Cloxacillin as an Antibiotic Lock Solution for Prevention of Catheter-Associated Infection

Authors

  • Mozhgan Davanipur Department of Internal Medicine, Nemazi Hospital, Shiraz University of Medical Sciences, Shiraz, Iran
  • Maryam Pakfetrat Division of Nephrology, Department of Internal Medicine, Nemazi Hospital, Shiraz University of Medical Sciences, Shiraz, Iran
  • Jamishid Roozbeh Division of Nephrology, Department of Internal Medicine, Nemazi Hospital, Shiraz University of Medical Sciences, Shiraz, Iran

Abstract

Introduction. Catheter-related infection is associated with increased all-cause mortality and morbidity in hemodialysis patients. This study aimed to evaluate an antimicrobial lock solution (cloxacillin and heparin) in temporary noncuffed double-lumen catheters for long-term intermittent hemodialysis as a method of preventing catheter-related infection.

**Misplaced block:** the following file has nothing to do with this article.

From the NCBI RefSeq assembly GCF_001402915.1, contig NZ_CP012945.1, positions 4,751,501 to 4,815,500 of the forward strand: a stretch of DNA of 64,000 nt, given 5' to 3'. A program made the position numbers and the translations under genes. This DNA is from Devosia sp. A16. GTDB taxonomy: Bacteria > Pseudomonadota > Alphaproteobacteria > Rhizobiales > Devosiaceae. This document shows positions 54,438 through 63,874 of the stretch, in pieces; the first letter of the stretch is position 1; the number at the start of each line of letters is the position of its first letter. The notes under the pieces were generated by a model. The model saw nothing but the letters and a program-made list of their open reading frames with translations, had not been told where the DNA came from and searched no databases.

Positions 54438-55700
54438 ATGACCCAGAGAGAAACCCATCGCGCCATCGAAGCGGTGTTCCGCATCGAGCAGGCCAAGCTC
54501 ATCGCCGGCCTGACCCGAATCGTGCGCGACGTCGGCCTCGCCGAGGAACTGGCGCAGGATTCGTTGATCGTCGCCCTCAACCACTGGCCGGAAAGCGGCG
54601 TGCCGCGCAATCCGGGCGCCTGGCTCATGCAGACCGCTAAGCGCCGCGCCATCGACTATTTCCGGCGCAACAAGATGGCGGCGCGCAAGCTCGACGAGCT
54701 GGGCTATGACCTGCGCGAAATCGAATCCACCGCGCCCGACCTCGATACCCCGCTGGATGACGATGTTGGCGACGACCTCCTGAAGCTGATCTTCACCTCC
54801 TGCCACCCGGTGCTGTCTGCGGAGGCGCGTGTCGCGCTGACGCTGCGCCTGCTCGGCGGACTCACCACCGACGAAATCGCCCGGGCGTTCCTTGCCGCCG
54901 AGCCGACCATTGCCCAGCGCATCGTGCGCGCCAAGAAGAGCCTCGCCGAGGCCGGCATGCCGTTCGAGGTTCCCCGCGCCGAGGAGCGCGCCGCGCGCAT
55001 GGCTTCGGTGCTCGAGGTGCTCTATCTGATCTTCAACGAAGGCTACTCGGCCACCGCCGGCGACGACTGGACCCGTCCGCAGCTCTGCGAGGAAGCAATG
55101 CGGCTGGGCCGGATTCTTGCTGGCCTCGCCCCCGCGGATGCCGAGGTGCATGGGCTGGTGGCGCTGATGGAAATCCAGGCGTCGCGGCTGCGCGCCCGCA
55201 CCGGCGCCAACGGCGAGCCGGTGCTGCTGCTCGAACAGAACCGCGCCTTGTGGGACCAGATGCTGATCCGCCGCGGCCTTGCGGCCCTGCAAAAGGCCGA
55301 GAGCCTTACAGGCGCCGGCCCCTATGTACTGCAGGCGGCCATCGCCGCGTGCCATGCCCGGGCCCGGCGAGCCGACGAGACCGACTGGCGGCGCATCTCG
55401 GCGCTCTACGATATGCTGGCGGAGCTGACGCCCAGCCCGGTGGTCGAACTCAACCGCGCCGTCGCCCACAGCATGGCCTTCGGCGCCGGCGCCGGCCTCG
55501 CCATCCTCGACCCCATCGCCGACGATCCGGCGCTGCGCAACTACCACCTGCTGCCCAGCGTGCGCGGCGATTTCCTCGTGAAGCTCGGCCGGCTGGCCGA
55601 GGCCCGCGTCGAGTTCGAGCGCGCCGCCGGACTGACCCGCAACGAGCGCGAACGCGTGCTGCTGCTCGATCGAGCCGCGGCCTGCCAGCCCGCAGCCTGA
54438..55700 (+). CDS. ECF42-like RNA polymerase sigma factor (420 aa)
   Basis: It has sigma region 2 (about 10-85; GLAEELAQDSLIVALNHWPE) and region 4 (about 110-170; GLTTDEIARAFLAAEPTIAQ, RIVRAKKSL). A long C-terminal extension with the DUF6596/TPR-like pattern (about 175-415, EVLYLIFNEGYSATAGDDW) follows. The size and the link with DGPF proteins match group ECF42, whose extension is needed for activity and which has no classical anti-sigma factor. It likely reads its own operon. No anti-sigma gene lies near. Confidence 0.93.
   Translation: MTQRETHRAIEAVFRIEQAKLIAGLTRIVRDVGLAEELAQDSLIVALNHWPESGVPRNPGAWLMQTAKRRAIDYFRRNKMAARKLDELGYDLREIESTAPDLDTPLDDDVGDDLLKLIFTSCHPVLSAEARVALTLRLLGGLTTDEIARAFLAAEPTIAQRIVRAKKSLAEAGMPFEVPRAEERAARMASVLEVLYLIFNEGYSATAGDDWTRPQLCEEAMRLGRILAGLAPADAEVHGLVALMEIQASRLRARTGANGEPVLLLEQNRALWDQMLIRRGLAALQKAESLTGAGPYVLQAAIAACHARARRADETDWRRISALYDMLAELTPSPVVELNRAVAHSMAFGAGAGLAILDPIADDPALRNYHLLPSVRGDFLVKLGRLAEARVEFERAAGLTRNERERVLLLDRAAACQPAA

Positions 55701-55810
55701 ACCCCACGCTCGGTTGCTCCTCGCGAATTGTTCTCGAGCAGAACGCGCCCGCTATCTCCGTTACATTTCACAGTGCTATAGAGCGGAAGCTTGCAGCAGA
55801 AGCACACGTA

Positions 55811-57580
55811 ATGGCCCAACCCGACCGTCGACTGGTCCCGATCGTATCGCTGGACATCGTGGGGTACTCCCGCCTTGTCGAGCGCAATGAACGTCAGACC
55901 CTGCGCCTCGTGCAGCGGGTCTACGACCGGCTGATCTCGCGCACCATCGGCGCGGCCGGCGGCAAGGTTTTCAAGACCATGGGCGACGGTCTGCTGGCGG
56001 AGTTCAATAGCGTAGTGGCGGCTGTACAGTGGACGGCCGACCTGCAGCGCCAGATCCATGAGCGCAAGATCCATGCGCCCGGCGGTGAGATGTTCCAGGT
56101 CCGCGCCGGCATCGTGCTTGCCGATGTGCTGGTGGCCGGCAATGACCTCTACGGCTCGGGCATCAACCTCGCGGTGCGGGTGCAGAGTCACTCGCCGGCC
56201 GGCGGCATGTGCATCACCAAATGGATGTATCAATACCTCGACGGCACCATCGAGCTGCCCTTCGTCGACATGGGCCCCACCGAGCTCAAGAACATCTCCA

Materials and Methods. Patients on hemodialysis with noncuffed temporary double lumen catheter were randomly divided into 2 groups. Fifty patients received a solution containing cloxacillin, 100 mg/mL, plus heparin, 1000 IU/mL as a 2.5-mL solution instilled in each of catheter lumens after dialysis session. Another 50 patients received only heparin. They were allowed to dwell until the next session of dialysis.

Results. One catheter-related bacteremia was observed in the antibiotic group whereas catheter-related bacteremia was observed in 8 of those who received heparin only. The rate of catheter-related bacteremia episodes were 0.5 per 1000 catheter-days in the antibiotic group versus 7.8 per 1000 catheter-days in the control group (P = .02).

Conclusions. In the present study, application of cloxacillin as antibiotic lock solution for dialysis catheters resulted in a considerable reduction in catheter-related bacteremia rate.

Author Biography

  • Mozhgan Davanipur, Department of Internal Medicine, Nemazi Hospital, Shiraz University of Medical Sciences, Shiraz, Iran

    internal medicine resident

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Published

2011-08-29

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Section

ORIGINAL | Dialysis